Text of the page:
You may have seen the news about the marches that took place in Queretaro, and other cities across Mexico, in protest against a proposed marriage equality law.
These demonstrations were orchestrated by the National Front for the Family, and their protest against the proposal from President Enrique Pena Nieto attracted roughly 40,000 people in Queretaro.
However, there is some good news – there was a counter march to Mexico City’s Metropolitan Cathedral, done by supporters of same-sex marriage.
The marriage equality supports carried banners saying, “I respect your family, respect mine.”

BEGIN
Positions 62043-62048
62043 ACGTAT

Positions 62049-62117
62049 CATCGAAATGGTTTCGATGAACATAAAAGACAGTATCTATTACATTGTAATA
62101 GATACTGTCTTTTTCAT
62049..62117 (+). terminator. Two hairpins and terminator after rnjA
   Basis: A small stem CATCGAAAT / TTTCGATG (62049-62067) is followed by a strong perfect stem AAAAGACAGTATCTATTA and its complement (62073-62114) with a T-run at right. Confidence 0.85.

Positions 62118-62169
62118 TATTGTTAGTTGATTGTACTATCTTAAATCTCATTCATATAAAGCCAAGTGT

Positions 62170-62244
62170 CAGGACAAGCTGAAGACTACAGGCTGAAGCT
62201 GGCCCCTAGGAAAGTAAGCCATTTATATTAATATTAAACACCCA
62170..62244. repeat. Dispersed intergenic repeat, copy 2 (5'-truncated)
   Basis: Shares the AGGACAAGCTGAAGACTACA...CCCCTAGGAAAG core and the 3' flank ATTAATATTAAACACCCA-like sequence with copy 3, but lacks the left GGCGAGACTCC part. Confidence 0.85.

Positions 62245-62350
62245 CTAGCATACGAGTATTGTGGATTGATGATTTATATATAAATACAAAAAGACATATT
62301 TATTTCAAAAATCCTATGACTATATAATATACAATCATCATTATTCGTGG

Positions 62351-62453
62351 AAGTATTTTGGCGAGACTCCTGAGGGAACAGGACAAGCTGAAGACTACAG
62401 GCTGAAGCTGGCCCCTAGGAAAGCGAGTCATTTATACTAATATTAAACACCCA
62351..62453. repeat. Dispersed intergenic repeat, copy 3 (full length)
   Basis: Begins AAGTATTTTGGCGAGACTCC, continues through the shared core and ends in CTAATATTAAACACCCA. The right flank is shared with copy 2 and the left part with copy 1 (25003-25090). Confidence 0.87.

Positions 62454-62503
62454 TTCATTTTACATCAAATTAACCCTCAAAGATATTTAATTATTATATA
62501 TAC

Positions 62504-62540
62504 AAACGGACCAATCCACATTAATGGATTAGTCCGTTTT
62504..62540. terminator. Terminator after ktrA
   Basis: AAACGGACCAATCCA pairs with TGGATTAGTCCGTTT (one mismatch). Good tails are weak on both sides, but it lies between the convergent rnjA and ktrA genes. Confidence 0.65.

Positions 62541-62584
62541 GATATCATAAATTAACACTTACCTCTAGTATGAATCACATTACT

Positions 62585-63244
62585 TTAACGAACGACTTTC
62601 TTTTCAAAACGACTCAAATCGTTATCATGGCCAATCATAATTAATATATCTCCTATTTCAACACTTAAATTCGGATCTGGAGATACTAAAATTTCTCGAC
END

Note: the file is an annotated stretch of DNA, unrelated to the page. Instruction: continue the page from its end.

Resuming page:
At the moment, while same-sex marriage is not legal across the country, there are several states, including Mexico City, where gay and lesbian couples can get married.
The states of Coahuila, Quintana Roo, Jalisco, Nayarit, Chihuahua, Chiapas and Sonora have already legalised it but the other 30 states currently don’t allow same-sex marriage.
The proposed law from President Nieto would change all that, and put into place a blanket law for marriage equality across Mexico.
The presence of the protests across the country from anti-gay marriage advocates, and the counter protest from LGBT rights supporters, show that this is still a very contentious issue in the largely conservative country.